Banco San­tander now looks to China

China Daily (Hong Kong) - - WORLD - By WANG JINHUI wangjin­hui@chi­

De­spite slug­gish growth in the bank­ing in­dus­try, Spain’s Banco San­tander is tid­ing over the chal­lenge through its unique busi­ness model, said a se­nior ex­ec­u­tive at the euro zone’s largest lender by mar­ket value.

Juan San Ro­man, CEO of the bank’s Asia Pa­cific re­gion, said that to boost prof­itabil­ity, San­tander’s usual pol­icy is to fo­cus just on the mar­kets where it can achieve a sig­nif­i­cant mar­ket share, which al­lows for a bet­ter cost ef­fi­ciency ra­tio.

“We are not like other in­ter­na­tional banks, which like to have a pres­ence in all coun­tries around the world re­gard­less of its po­ten­tial mar­ket share,” said San Ro­man.

He added the goal for San­tander is to “ob­tain crit­i­cal mass”.

The bank cur­rently has 10 core mar­kets across the globe in­clud­ing Spain, Por­tu­gal, the UK, Ger­many, Poland, Brazil, Ar­gentina, Chile, Mex­ico and the US.

San­tander is play­ing a key role among all the banks in those coun­tries, par­tic­u­larly in re­tail and com­mer­cial bank­ing.

It is the largest bank in Chile by as­sets and eq­uity, with a mar­ket share of more than 20 per­cent, the sec­ond- largest in Ar­gentina and the third in Brazil.

By the end of 2012, Latin Amer­ica con­trib­uted about 50 per­cent of the group’s to­tal prof­its. San Ro­man said that is in part be­cause the bank has “used tra­di­tion­ally its cash flow from more ma­ture mar­kets to in­vest in the emerg­ing mar­kets”.

An­other as­pect of San­tander’s busi­ness model is its “pru­dent risk cul­ture”, he added.

It is one of the most ef­fi­cient banks in the world with the low­est cost-to-in­come ra­tio, even in the most ad­verse eco­nomic sce­nario, the CEO said.

In the past three years, its aver­age re­turn on eq­uity has been some 8 per­cent, ac­cord­ing to an in­dus­try re­port.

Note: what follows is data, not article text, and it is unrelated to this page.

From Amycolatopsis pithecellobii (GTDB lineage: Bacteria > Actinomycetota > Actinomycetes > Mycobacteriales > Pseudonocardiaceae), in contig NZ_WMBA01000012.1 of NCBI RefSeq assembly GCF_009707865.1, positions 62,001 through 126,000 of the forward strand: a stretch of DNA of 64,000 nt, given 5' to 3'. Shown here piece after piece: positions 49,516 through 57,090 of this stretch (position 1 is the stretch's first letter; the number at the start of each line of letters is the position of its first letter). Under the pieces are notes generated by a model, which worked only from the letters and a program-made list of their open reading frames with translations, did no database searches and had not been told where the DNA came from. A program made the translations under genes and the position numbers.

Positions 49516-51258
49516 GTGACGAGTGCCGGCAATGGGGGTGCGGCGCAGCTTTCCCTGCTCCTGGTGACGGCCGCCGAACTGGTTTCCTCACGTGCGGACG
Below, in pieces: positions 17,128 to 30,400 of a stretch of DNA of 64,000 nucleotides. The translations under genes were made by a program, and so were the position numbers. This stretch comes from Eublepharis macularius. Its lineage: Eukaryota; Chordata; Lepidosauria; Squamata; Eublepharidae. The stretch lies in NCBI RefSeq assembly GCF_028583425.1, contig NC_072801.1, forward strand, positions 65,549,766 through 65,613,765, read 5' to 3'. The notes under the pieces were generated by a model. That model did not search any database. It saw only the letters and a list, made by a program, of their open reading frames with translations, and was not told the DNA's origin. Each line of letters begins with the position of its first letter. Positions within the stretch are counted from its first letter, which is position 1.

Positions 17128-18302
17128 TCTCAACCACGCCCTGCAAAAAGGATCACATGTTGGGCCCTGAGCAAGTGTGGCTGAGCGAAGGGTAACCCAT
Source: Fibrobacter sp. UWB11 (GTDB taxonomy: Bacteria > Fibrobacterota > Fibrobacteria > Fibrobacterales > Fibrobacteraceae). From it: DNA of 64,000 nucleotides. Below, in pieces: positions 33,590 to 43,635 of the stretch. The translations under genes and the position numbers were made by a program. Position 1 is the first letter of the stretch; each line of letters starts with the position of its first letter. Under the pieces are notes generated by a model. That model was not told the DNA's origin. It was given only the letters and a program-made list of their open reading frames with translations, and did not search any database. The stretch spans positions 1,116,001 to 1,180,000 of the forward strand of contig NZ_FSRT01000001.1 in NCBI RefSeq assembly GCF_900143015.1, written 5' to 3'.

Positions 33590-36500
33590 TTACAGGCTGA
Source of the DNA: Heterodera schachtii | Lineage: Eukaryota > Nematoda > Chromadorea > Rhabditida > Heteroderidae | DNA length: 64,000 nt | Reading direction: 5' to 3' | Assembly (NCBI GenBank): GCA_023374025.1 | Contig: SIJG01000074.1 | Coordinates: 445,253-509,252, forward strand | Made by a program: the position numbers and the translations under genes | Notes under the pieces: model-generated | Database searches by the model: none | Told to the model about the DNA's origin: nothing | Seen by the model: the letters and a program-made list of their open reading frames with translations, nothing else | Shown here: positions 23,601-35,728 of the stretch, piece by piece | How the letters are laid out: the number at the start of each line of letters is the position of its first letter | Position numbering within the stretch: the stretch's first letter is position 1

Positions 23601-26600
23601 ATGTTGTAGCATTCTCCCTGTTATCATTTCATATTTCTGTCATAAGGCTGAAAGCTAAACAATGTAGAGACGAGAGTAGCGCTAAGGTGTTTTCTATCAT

“Sep­a­ra­tion of risk from the busi­ness line has been crit­i­cal in pre­serv­ing fi­nan­cial san­ity,” said San Ro­man, not­ing that the risk man­age­ment op­er­a­tion at San­tander has al­ways re­ported di­rectly to the board.

Last July, San­tander was named Best Bank by the pres­ti­gious mag­a­zine EuroMoney.

The bank is also strongly com­mit­ted to sup­port­ing higher ed­u­ca­tion through its well-known San­tander Univer­sity Pro­gram.

Started 17 years ago, the pro­gram whose mis­sion is to “in­vest in cul­ture” be­gan to help uni­ver­si­ties han­dle schol­ar­ships, pro­fes­sor­ships, ex­changes of stu­dents and other aca­demic ac­tiv­i­ties.

Last year, it in­vested some $170 mil­lion in the pro­gram.

More than 1,000 uni­ver­si­ties have now es­tab­lished part­ner­ships with San­tander, in­clud­ing Ren­min Univer­sity, Fu­dan Univer­sity and Peking Univer­sity in China.

Busi­ness in China

In ad­di­tion to close aca­demic ties, San­tander also be­gan to shift its fo­cus to the huge do­mes­tic mar­ket in China, the sec­ond-largest econ­omy in the world.

In 2008, the bank opened its first branch in Shang­hai to serve the grow­ing trade and in­vest­ment flow be­tween China, Spain and the rest of the world.

“Shang­hai is a very large in­dus­trial cen­ter for multi­na­tion­als, and we have a lot of clients who have com­mer­cial ac­tiv­i­ties in the city,” said San Ro­man.

San­tander then started do­ing busi­ness with Chi­nese com­pa­nies in­vest­ing in Latin Amer­ica and Europe.

“That is the sec­ond phase of our cus­tomer de­vel­op­ment. Most of the com­pa­nies have a pres­ence in Bei­jing,” he added.

In China’s sec­ond-and third-tier cities, San Ro­man said the short-term dif­fi­culty lies in find­ing the “right strate­gic part­ner” to help fi­nance trade flows be­tween lo­cal op­er­a­tions and the bank’s global mar­kets.

San­tander is try­ing hard to find part­ners in China and has done well in car fi­nance, he added.

In De­cem­ber 2011, its sub­sidiary San­tander Con­sumer Fi­nance signed an agree­ment to cre­ate the joint ven­ture For­tune Auto Fi­nance with auto man­u­fac­turer Anhui Jianghuai Au­to­mo­bile Co, or JAC.

The joint ven­ture is now pro­vid­ing car loans through JAC’s deal­er­ships across the na­tion.

In April 2013, Banco San­tander was granted the ap­proval from China Bank­ing Reg­u­la­tory Com­mis­sion to be­come a strate­gic in­vestor of the Bank of Bei­jing Con­sumer Fi­nance Com­pany.

It will also take a 20 per­cent stake of BOBCFC, which is one of the four pilot com­pa­nies in China au­tho­rized by the State Coun­cil to of­fer con­sumer fi­nance prod­ucts to re­tail cus­tomers in the coun­try.

On Au­gust 1, Banco San­tander re­ceived a pre­lim­i­nary ap­proval from CBRC to es­tab­lish a Bei­jing branch. The branch is ex­pected to open dur­ing the first half of 2014.

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